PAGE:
Queer Youth Must Get Sexual Health Care While Incarcerated

As “bathroom bills,” military transgender bans and elimination of protections for LGBTQ federal employees demonstrate, we are a long way from a society in which coming out is a realistic option for all. The truth of this likely hits youth the hardest, who still risk family rejection, bullying, even homelessness for coming out as lesbian, gay, bisexual, transgender or queer.

Reducing Youth Obesity, Opioid Abuse Care/Prevention, and Youth Mental Health Improvement Program Grants

Subject: Community Development, Health, Child/Youth Welfare, Substance Abuse, Drugs, Childhood Obesity | Deadline: July 31, 2017 . . .

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Naloxone in Georgia

Naloxone, a medicine used to stop the effects of an opioid overdose, can be easily applied via a squirt through the nose or a shot in the arm. Because of the Georgia 911 Medical Amnesty Law, both civilians and first-responding law enforcement can administer Naloxone themselves or seek help without fear of punishment in a situation where seconds can count.

The Importance of Confidentiality for Effective SBIRT Interventions for Teens

For the SBIRT model to work, an open and honest conversation must occur between a young person and practitioner. But for a population that cannot legally consume alcohol and may be using illegal drugs, honest disclosure poses risks. Confidentiality is huge.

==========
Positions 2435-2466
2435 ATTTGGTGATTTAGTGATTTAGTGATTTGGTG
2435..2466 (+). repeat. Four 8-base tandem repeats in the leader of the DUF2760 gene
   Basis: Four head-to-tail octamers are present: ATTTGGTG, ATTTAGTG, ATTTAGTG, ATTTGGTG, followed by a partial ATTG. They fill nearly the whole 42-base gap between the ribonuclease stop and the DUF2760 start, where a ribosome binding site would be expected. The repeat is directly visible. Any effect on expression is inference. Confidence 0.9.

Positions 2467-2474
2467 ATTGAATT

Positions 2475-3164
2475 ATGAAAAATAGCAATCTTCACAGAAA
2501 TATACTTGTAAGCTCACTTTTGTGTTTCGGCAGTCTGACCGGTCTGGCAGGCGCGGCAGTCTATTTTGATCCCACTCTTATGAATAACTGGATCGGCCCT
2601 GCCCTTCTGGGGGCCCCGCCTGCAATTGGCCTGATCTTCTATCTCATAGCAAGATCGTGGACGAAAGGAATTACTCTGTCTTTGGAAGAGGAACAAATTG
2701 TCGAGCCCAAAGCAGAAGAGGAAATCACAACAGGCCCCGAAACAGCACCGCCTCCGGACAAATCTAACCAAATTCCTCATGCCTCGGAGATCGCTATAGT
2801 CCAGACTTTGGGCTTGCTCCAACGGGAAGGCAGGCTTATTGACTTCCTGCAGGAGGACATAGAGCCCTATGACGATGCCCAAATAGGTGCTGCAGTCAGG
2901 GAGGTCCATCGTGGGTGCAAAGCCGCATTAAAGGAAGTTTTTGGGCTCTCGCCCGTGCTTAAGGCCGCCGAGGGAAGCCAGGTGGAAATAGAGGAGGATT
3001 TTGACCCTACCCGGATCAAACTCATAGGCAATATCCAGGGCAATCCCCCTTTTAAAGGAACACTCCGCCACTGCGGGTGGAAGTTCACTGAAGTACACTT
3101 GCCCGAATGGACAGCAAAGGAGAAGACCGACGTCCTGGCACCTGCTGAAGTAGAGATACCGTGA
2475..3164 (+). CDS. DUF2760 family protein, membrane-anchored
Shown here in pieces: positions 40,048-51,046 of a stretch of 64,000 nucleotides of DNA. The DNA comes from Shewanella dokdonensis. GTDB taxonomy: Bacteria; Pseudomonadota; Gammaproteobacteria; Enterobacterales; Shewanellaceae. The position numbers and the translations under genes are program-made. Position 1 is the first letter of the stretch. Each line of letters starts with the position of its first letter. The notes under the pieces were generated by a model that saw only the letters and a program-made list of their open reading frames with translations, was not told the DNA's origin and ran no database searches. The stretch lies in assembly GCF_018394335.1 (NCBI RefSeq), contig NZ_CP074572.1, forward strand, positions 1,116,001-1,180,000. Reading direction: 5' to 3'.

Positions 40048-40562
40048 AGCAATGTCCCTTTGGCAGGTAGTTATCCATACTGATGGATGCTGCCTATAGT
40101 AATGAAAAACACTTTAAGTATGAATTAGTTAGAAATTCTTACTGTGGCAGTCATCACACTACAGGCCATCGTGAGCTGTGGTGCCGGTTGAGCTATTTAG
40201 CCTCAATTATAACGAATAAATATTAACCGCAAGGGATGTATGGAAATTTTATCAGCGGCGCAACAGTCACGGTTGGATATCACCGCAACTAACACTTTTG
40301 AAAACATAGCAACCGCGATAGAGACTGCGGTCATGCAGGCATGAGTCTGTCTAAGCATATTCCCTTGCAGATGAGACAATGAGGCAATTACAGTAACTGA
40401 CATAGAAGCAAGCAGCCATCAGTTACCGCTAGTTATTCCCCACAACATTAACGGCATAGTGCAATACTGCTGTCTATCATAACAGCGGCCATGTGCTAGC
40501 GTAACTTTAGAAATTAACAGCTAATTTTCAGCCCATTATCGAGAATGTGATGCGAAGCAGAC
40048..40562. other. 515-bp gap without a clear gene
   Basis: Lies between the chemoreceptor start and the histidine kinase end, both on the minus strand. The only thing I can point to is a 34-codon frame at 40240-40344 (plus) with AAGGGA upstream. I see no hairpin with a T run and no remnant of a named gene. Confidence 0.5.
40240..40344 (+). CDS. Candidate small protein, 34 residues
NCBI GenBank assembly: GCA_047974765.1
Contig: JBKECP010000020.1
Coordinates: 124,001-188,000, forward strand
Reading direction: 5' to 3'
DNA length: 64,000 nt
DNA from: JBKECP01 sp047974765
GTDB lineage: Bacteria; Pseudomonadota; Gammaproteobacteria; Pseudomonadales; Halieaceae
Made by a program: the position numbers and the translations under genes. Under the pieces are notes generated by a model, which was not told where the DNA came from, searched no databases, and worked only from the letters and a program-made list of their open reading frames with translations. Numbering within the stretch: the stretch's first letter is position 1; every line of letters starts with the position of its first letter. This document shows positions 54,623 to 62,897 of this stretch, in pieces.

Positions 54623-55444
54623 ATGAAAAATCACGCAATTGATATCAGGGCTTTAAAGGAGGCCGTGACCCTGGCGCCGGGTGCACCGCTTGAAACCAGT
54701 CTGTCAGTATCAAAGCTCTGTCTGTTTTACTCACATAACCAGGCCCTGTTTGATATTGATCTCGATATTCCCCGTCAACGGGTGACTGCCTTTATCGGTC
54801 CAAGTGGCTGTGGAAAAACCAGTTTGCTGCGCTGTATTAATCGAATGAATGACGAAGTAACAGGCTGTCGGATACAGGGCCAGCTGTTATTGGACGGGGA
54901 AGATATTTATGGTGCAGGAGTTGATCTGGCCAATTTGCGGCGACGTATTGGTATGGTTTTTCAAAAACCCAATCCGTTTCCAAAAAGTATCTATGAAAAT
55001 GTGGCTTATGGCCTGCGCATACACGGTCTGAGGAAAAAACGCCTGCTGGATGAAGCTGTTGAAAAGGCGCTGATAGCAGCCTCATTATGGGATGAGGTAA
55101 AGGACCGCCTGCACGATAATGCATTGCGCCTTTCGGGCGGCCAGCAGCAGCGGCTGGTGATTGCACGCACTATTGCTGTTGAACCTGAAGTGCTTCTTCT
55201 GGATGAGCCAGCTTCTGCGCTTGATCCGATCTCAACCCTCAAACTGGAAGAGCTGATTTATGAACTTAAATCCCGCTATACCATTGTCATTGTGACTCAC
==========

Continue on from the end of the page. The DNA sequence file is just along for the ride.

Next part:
Youth Need Substance Abuse Help in Communities, Experts Say

Adolescents with substance abuse problems too often cannot access treatment unless they land in the juvenile justice system, experts say.
Relying on the justice system to treat substance abuse also means treatment is rooted in racial divisions, says Evan Elkin, national executive director of Reclaiming Futures. Youth of color are disproportionately represented in the juvenile justice system.
“We operate two public health systems in America. One is for people of color and one is for the white population. Public health is mediated through the justice system,” he said.